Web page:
Look, this is speculative, but we all need new lenses to see the world through.
Some have said that putting fire to use, not just for a light or weaponry, is what made us anatomically human. The timeline generally checks out (cooking and anatomically modern humans at least basically line up), and the massive change to our diet would very plausibly impact our digestion and energy systems.
But, of course, the above book is a bit strange. The weird thing about us isn't our diet. It's that we're so freaking smart! We all learn languages, with fully recursive grammars and tens of thousands of words, and languages don't do anything! They just help us learn other things!
Social learning seems much, much closer to the mark, when it comes to "what made humans unique". But you can't just magically process and partially digest food outside the body. Someone has to tell you how to do it successfully. Which things are good to eat, and how do you prepare them? Where are they now? Where were they before? If you feel sick, why is that? How can nourishment help you feel better? We know nixtamalization is quite ludicrously complicated and easy to screw up, and that's hardly unique.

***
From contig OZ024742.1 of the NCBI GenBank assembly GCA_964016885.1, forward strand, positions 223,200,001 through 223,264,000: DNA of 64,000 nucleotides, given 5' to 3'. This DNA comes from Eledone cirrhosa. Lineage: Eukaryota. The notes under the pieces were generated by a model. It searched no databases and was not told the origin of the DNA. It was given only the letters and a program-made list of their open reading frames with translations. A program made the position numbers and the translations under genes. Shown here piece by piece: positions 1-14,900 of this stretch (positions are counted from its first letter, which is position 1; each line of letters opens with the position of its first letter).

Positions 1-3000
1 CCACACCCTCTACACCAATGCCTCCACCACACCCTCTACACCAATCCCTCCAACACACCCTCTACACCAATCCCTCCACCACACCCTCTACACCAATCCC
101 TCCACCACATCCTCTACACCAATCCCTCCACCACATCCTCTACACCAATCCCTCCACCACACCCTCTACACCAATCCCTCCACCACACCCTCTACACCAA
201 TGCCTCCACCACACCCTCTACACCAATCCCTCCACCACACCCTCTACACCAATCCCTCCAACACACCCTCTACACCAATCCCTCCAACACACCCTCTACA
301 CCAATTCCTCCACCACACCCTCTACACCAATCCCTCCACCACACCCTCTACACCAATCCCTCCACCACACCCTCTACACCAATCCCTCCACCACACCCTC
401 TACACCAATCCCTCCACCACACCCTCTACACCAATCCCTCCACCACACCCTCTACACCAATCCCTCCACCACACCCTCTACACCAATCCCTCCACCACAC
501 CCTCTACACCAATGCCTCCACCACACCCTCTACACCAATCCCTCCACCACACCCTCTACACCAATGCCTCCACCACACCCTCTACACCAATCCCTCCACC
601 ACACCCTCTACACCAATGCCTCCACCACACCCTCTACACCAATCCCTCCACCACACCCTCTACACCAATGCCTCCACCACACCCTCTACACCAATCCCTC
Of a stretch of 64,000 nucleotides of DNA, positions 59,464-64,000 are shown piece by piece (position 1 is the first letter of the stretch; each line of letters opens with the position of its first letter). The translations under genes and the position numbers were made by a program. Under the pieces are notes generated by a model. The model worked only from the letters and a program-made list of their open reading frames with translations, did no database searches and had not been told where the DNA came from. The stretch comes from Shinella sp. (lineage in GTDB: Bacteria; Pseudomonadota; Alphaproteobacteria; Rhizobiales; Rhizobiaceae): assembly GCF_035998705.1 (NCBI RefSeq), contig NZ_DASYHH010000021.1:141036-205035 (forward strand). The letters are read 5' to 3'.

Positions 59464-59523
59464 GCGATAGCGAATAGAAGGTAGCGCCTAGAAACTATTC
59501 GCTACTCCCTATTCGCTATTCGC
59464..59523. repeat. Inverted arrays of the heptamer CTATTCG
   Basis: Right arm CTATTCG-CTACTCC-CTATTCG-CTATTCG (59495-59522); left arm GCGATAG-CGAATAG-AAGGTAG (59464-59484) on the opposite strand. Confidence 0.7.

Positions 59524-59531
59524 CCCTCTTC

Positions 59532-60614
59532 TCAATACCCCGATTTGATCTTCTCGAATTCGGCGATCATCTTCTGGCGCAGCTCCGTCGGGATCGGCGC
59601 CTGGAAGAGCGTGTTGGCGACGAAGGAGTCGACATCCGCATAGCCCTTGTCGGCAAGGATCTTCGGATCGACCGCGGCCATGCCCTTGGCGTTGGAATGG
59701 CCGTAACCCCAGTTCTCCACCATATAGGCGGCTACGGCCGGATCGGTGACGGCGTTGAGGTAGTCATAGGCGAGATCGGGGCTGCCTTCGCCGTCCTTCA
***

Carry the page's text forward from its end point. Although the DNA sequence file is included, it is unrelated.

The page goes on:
I think it's worth squaring the circle on this and guessing that language, high-trust information transmission, cultural knowledge, and our use of novel tools are all parts of a whole: the human brain is here to help us cook.